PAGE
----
Data collection and information sharing between your attorney and your spouse’s attorney start shortly after you file for divorce. While each case is unique, the majority follow these steps:
- Official revelations
Most states require couples to complete financial forms on their own and then share them. Even though you most likely shared debts and assets during your marriage, you still need to list everything you own and owe. To strengthen your case, your attorneys can search these documents for discrepancies and go further.
The second step consists of written questions. The attorney for your spouse gathers a litany of inquiries about your history, possessions, earnings, retirement accounts, and more. With the help of your attorney, you provide written responses to these queries.
- A warning to generate
After identifying any potentially missing information (like a home appraisal, other people’s recorded statements, or important emails), your attorney contacts the other party to request the missing data for the case.
Your spouse’s attorney presents several claims during the Admission of Facts phase, which you must either affirm or refute. You’ll ask your spouse to do the same. Your attorney will assist you in providing a thoughtful response, as once made, these declarations are difficult to take back.
The two attorneys create lists of individuals or organizations that possess data about your union. Certain subpoenas compel witnesses to testify in court or during a deposition. Others request some sort of documentation or evidence from the individual or group.
- Cash Inflows
Witnesses, which include you and your spouse, go to a lawyer’s office to provide an official statement. A court reporter records everything you say, and the opposing party receives access to those recordings.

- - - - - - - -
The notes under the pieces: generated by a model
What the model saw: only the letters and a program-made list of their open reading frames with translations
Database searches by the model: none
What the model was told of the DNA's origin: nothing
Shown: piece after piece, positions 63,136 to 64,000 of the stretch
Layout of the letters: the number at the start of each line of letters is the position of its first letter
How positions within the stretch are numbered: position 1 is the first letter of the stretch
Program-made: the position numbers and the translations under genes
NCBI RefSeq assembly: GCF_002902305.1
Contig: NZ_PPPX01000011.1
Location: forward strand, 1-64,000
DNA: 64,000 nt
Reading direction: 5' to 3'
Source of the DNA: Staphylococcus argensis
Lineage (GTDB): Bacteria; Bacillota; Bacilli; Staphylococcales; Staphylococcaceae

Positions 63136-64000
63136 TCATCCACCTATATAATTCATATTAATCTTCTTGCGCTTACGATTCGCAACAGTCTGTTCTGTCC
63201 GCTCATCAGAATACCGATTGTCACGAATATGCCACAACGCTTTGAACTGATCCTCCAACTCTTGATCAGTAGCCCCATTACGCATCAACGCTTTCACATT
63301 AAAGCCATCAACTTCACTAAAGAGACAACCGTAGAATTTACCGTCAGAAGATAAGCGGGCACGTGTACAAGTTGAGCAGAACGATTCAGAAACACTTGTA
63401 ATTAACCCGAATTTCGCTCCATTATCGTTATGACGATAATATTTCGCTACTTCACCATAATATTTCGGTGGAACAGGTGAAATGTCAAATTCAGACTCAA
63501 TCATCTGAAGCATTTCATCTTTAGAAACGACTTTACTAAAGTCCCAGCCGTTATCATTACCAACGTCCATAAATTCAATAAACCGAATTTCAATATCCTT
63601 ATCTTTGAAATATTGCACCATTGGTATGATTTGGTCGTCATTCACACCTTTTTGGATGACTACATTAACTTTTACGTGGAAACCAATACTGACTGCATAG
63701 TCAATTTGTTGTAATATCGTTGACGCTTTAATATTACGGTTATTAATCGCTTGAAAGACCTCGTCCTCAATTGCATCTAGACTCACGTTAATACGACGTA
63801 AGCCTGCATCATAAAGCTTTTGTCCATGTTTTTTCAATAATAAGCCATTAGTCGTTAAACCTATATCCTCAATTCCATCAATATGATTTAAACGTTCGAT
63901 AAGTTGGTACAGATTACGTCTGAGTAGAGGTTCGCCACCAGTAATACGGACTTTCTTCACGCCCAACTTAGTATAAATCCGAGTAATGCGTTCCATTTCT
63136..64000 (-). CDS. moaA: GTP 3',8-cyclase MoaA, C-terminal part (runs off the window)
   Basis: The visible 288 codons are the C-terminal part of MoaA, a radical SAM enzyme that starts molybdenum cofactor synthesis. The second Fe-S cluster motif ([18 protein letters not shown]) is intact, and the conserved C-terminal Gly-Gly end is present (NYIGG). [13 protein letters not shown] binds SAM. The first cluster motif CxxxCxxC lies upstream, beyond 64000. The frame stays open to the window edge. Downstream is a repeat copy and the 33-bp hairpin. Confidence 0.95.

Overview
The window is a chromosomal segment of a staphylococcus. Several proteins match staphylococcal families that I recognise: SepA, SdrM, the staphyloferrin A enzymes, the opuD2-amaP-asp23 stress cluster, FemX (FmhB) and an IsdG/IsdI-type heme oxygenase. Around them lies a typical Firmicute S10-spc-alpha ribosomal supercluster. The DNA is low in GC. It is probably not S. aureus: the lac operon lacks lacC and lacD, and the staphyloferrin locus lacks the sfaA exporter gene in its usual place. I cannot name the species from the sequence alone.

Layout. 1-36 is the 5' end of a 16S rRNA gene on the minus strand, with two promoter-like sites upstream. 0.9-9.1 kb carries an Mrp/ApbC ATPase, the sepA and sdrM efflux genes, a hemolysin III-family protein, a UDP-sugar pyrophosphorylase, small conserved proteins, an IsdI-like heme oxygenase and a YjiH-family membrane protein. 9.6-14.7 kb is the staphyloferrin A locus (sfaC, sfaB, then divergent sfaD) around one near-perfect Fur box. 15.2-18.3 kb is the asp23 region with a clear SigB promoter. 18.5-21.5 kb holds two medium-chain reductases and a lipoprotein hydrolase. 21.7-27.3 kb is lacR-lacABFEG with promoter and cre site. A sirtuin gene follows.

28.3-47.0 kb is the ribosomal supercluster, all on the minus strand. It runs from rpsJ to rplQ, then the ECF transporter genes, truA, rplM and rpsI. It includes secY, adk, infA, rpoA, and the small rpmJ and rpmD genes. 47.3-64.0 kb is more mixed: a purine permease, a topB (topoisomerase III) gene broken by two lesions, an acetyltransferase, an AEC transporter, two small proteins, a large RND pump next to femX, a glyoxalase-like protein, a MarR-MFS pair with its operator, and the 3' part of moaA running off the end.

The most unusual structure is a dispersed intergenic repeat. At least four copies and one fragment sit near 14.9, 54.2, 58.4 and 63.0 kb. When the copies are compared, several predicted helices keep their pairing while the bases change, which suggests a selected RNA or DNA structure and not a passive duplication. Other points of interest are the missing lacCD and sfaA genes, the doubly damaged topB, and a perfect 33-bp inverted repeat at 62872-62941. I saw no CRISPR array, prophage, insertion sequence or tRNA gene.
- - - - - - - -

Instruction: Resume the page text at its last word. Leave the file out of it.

Giving a deposition does not always mean you can avoid testifying in court. Lawyers occasionally take advantage of these chances to expose a lie. This could be a great follow-up question if you provide one response during a deposition and a different one during the trial.
The Price of Divorce Discovery
Trial preparation takes a lot of time, and even in straightforward cases, discovery can take a long time. Obtaining statements and depositions can be difficult due to scheduling demands, as many states give people weeks to respond to requests. You should budget a few weeks or months for research.
This can be one of the most costly stages of a court-managed divorce since attorneys bill by the hour and spend the majority of their time working during discovery.
How to Respond to Inquiries About Divorce Discovery
Generally speaking, your interrogation responses should only address the question posed and be succinct, direct, and clear. Now is not the moment to present your entire defense or case to the opposing party. Make sure your responses are accurate and sincere by taking your time.
Adultery and the Discovery of a Divorce
Legally speaking, inquiries about “dating” and extramarital affairs are typically admissible during discovery (given the witnesses’ ability to claim witness privilege). Practically speaking, though, most juries and judges won’t give a damn about post-divorce dating if there’s no proof the affair continued past the parties’ separation date (which can be difficult to determine at times).
Questions and Answers ON How to Avoid Discovery in Divorce:
Why is legal discovery so crucial?
Making sure all relevant information about the dispute is available to both parties during discovery will enable them to make well-informed decisions during the trial process. With the aid of discovery, attorneys can better prepare their clients for trial and, if necessary, reach an out-of-court settlement.
What boundaries do discoveries have?
If a court order restricts it differently, the following is the extent of discovery: In proportion to the needs of the case, taking into account issues, controversy, access to information, resources, and benefits, parties may request nonprivileged discovery that is pertinent to their claims or defense. Even though it is not admissible in evidence, information falling within this scope is discoverable.
Which four components make up discovery?
Interrogatories, requests for documents, requests for admissions, and depositions are the four main steps in the discovery procedure.